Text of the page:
Kate Carroll, MD selected to receive NIH R-25 Grant to study depression associated with aneurysmal subarachnoid hemorrhage

Congratulations to Dr. Carroll whose proposal “The role of CRHR1 genotype and hypothalamic-pituitary-adrenal axis dysfunction in depression after aneurysm rupture” was selected to receive an NIH R-25 award totaling $95,139, beginning July 1, 2022.

Dr. Carroll’s work will focus on understanding the development of depression after aneurysmal subarachnoid hemorrhage (aSAH). From her successful proposal:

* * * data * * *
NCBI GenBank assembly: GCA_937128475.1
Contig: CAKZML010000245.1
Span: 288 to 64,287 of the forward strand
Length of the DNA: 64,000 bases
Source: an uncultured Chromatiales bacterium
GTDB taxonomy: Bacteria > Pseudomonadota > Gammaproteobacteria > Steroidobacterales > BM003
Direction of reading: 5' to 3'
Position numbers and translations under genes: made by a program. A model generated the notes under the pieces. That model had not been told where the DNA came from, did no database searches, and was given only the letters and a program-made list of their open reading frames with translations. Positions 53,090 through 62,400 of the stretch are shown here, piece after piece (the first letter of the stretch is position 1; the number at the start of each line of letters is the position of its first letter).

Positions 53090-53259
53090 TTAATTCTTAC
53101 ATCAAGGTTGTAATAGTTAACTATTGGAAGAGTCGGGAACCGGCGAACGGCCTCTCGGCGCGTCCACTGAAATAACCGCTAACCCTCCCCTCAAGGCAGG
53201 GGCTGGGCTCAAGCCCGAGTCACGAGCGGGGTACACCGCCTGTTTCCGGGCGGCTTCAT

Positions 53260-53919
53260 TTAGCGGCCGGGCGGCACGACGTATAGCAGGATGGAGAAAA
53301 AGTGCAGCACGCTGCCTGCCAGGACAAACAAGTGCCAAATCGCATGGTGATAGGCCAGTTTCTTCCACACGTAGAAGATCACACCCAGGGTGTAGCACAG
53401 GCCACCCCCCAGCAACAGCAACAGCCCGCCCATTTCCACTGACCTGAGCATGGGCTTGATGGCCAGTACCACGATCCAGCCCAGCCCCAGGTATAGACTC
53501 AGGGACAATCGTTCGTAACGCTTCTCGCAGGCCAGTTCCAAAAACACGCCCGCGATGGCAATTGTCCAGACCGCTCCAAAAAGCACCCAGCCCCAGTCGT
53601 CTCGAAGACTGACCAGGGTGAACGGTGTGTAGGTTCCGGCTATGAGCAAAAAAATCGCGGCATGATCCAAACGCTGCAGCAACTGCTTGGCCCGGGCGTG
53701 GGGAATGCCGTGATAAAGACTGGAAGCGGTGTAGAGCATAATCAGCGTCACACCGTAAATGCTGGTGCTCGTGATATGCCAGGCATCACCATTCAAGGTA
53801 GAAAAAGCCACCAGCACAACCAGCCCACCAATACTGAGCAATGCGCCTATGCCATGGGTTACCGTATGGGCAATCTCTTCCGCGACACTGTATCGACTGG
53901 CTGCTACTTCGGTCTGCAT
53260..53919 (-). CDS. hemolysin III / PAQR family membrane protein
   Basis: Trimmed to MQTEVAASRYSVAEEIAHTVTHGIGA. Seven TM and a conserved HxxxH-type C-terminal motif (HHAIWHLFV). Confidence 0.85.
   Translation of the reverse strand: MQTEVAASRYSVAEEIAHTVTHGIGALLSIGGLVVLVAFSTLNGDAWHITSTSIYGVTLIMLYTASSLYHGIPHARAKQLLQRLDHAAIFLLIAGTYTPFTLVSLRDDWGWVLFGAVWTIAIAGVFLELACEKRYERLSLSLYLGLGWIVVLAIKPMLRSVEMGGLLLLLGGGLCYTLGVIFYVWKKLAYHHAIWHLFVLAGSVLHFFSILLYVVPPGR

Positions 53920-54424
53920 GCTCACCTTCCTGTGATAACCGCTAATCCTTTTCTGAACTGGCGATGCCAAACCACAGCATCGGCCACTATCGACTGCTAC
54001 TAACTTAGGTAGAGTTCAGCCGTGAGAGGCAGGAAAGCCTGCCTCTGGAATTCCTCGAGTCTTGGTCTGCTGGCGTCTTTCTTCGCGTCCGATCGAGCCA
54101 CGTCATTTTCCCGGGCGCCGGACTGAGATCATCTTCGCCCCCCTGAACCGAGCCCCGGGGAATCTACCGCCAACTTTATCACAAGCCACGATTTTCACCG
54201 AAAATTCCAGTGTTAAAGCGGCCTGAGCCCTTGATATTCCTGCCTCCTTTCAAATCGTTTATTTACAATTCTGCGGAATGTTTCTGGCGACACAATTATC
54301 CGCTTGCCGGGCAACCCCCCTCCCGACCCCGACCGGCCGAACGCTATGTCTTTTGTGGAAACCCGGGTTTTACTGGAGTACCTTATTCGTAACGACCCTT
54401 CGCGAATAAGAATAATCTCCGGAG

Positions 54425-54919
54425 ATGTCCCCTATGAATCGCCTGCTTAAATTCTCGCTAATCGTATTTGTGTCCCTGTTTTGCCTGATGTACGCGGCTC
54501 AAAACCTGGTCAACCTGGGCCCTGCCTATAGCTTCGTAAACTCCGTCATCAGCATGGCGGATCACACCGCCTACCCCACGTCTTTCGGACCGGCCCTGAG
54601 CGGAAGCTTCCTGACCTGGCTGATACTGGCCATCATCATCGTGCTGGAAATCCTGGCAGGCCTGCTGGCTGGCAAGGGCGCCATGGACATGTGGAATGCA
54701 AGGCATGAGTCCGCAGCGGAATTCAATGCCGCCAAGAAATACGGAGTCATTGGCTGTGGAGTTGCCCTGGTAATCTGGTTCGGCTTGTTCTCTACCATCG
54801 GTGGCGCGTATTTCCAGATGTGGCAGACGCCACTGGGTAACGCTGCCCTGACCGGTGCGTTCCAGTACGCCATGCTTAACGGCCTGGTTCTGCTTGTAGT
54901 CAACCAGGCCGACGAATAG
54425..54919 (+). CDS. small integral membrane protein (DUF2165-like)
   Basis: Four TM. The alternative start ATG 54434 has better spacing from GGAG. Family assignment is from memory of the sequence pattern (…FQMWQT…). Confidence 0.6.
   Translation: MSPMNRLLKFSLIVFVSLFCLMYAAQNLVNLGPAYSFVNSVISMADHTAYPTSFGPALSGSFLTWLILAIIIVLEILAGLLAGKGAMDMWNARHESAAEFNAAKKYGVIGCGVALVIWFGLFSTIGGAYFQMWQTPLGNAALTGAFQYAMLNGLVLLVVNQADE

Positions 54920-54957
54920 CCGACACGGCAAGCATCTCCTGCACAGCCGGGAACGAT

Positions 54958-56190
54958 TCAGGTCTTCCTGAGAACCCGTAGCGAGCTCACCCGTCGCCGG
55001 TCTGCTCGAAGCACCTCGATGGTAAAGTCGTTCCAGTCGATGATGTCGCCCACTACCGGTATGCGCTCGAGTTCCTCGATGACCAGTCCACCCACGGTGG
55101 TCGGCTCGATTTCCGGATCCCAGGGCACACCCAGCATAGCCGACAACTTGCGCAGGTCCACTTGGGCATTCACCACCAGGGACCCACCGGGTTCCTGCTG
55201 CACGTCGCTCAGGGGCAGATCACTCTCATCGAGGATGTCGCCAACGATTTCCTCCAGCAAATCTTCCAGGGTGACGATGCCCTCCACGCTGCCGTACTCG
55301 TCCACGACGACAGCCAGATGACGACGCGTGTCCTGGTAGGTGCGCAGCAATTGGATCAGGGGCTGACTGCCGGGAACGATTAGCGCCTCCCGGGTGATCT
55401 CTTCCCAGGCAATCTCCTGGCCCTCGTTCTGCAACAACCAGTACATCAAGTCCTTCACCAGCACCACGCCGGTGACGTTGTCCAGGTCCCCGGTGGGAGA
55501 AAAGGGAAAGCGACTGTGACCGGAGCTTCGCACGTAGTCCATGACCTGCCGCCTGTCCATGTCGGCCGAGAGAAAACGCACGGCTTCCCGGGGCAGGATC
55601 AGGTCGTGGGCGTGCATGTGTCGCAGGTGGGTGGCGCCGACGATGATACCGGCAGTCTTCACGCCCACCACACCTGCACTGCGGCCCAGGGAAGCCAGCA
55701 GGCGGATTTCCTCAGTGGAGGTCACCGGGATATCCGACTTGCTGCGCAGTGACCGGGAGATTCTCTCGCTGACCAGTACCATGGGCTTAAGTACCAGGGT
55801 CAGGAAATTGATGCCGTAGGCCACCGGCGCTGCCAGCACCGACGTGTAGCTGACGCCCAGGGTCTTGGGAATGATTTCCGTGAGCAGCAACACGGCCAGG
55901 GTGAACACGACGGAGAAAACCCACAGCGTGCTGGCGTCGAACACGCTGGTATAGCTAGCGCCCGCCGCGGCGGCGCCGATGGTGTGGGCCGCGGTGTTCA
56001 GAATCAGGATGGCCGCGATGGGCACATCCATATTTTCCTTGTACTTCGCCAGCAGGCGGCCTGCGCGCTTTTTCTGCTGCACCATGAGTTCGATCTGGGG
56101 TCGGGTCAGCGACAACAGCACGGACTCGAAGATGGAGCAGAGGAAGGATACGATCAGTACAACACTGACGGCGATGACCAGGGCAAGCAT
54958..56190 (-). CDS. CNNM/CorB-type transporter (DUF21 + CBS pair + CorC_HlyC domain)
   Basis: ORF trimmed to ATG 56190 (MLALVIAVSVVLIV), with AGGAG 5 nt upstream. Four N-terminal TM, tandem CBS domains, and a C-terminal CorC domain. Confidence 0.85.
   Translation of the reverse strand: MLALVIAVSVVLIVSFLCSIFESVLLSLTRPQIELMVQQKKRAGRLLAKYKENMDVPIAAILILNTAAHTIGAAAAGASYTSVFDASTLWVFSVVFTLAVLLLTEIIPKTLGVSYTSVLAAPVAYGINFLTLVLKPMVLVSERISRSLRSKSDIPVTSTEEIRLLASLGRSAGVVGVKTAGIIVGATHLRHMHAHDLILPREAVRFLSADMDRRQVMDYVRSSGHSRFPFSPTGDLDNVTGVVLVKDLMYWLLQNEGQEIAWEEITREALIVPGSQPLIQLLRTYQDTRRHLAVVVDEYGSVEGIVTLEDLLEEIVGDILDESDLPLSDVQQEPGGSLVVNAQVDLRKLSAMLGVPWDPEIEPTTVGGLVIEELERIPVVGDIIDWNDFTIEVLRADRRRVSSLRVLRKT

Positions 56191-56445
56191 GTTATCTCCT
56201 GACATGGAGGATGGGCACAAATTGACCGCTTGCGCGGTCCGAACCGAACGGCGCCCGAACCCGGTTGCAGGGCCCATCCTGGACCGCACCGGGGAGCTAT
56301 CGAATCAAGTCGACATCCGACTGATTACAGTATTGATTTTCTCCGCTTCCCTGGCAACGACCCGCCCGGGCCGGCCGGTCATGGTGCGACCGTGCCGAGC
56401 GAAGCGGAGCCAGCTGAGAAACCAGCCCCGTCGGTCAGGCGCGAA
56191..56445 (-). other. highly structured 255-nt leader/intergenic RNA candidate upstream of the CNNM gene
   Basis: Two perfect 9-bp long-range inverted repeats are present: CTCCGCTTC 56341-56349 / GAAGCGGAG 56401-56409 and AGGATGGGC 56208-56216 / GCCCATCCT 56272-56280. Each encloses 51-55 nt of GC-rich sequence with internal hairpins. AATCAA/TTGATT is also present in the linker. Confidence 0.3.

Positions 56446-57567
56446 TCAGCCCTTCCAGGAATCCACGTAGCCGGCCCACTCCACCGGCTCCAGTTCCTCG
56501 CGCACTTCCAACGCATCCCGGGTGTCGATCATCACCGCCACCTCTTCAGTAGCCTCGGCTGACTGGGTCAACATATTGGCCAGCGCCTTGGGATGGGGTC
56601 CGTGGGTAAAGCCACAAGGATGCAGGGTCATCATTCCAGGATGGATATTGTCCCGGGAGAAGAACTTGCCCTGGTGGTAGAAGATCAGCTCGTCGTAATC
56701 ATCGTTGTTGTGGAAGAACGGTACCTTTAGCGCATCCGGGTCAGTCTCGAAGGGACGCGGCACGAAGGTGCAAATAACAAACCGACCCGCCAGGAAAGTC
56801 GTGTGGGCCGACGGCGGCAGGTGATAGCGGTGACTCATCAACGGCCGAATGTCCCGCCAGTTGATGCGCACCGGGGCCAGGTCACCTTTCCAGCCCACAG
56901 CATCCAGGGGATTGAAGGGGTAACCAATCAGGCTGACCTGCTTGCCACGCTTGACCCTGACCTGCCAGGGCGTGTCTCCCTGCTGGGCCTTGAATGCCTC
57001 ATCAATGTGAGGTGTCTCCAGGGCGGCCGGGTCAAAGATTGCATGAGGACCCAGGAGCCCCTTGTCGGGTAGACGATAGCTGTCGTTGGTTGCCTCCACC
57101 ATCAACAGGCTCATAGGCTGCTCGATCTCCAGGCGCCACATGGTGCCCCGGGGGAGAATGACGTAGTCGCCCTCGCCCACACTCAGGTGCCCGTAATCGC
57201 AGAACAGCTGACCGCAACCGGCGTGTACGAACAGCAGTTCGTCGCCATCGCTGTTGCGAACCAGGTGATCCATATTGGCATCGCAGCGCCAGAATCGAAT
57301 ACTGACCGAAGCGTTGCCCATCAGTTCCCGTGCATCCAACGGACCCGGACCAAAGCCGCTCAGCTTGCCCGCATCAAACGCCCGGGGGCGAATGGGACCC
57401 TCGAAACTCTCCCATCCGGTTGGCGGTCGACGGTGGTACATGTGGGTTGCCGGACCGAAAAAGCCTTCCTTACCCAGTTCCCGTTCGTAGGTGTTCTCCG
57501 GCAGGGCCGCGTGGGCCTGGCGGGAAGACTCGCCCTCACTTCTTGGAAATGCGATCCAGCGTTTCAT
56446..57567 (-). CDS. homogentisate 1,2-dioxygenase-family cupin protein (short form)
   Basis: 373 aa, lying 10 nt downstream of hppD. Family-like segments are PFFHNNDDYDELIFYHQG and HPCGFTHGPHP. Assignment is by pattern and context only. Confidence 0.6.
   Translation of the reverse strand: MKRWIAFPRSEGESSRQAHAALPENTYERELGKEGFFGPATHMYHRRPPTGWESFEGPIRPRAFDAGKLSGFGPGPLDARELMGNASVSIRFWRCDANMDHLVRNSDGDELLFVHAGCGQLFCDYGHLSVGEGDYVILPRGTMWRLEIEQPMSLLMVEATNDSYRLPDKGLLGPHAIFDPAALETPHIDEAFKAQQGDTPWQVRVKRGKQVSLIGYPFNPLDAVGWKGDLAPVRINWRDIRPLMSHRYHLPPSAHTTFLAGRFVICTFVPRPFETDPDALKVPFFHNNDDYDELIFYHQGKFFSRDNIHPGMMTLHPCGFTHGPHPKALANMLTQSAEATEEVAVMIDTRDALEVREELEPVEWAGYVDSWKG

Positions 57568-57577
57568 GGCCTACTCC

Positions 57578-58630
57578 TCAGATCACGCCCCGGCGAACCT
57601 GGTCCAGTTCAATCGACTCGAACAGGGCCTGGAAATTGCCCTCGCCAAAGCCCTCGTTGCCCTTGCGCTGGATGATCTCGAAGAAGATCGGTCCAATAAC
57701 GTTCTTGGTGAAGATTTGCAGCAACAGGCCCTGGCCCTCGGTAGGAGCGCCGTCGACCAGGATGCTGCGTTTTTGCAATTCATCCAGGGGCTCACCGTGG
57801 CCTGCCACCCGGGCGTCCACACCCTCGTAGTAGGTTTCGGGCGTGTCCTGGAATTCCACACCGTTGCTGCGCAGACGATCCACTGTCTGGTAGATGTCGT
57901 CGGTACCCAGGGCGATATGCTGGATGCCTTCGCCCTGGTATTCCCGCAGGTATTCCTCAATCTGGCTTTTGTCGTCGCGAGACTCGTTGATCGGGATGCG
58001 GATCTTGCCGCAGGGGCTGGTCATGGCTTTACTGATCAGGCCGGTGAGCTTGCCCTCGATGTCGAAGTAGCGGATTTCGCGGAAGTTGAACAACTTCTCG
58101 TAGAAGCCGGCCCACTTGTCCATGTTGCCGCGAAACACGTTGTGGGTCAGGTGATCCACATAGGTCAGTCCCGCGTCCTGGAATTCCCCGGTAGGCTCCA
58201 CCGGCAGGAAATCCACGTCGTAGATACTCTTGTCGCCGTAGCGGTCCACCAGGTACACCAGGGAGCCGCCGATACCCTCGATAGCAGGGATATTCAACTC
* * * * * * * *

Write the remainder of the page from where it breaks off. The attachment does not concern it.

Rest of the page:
Aneurysmal subarachnoid hemorrhage (aSAH) is associated with an incidence of new onset depression of 30-40%. Research into depression after critical illness and ischemic stroke implicates dysregulation of the hypothalamic-pituitary-adrenal (HPA) axis as potentially contributing to the increased risk. My goal is to investigate the role of HPA axis dysregulation in the development of depression after aneurysmal subarachnoid hemorrhage (aSAH). I hypothesize that specific single-nucleotide polymorphisms (SNP) of corticotropin-releasing hormone receptor 1 (CRHR1), a G protein-coupled receptor in the limbic system and anterior pituitary, are associated with loss of negative feedback of the HPA axis and that this effect is modified by delayed cerebral ischemia. Second, I hypothesize that CRHR1 SNPs modify the risk of developing depression after aSAH.